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Museo della Musica di Venezia is a place that is a must stop for music lovers from all over. This museum is a true hidden gem, and although it has free entry, you will rarely encounter crowds here. The guide takes you around the premises, which feature vintage musical instruments, Venice being a centre for music after all. String instruments of every kind, from harps to violins can be found here, with some as old as the late 1600s.
Museo Dipinti Sacri Bizantini is tucked away on the first level of Istituto Ellenico, the base of Brotherhood of Scoletta di San Nicolò. Located next to San Giorgio dei Greci, this museum opened in 1959 and has a rich collection of pre and post Byzantine religious icons, vestments, manuscripts, textiles and crafts. These valuable acquisitions highlight the works of Greek artists like Theodoros Pulakis, Georgios Klontzas and Michele Damaskinòs. Exhibitions include a large variety of religious objects and artifacts from the life of Jesus and the Saints.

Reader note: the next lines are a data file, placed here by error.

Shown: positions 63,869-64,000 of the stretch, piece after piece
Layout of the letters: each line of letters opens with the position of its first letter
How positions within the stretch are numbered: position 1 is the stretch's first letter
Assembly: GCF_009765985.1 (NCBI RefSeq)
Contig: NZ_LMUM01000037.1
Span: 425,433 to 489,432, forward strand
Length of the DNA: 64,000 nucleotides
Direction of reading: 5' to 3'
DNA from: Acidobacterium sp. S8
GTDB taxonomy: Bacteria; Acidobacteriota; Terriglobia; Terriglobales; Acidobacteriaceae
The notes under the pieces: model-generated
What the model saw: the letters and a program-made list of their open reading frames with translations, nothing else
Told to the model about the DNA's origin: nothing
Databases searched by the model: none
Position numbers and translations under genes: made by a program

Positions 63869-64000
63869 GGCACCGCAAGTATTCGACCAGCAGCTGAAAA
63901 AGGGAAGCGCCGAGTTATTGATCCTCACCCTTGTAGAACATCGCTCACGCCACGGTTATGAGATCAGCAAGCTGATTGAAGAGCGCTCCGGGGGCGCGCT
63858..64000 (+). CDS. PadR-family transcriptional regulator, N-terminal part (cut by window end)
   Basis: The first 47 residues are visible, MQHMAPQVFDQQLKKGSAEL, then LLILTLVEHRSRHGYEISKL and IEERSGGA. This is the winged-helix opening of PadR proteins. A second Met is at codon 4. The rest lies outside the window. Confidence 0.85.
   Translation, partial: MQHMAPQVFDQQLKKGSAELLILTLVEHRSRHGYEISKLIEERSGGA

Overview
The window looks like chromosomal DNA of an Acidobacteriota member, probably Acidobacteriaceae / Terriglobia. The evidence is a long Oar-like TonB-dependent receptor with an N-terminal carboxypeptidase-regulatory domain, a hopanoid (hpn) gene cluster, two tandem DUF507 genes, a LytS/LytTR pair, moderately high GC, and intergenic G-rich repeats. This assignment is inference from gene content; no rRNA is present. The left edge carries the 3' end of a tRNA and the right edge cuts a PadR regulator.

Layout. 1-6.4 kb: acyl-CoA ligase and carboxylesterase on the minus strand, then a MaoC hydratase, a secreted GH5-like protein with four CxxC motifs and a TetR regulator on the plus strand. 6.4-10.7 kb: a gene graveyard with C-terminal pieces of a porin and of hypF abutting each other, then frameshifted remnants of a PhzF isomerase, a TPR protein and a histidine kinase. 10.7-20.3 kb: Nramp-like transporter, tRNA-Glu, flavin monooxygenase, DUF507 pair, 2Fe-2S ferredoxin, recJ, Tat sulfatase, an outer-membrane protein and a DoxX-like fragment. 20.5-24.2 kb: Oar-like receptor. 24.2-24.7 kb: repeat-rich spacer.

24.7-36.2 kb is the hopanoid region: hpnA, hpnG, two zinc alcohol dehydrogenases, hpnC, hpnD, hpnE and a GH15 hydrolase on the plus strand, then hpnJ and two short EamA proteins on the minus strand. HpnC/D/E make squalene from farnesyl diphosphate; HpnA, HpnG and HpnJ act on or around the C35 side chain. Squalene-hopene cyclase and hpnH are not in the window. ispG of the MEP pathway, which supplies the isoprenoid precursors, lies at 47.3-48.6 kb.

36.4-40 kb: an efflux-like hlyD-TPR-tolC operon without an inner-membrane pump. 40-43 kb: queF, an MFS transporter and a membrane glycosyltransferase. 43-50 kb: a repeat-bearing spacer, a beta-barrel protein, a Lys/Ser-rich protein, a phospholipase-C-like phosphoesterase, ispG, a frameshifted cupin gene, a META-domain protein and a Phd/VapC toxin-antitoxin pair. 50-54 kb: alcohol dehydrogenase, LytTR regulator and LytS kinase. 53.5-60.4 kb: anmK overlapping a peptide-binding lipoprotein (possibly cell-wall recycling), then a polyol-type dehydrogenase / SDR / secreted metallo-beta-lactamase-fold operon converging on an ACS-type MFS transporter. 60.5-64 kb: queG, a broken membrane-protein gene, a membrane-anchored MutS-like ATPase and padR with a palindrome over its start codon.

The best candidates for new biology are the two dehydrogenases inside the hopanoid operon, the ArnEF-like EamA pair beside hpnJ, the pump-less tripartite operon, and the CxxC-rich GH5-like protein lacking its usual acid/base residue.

San Simeone Piccolo is relatively new as compared to some of the ancient churches of Venice. It was constructed for 20 years from the period of 1718 to 1738. Architect Giovanni Antonio Scalfarotto experimented with the Neoclassical style of architecture and drew inspiration from other styles as well to create an eclectic and unique structure. Though not as well known as some other popular tourist religious sites in Venice, this church draws its fair share of visitors due to its proximity to one of the major railway stations in the city. It features a pistachio green metallic dome which eclipses its beautiful white façade. This church faces the Grand Canal and is easily accessible by water, road and railway.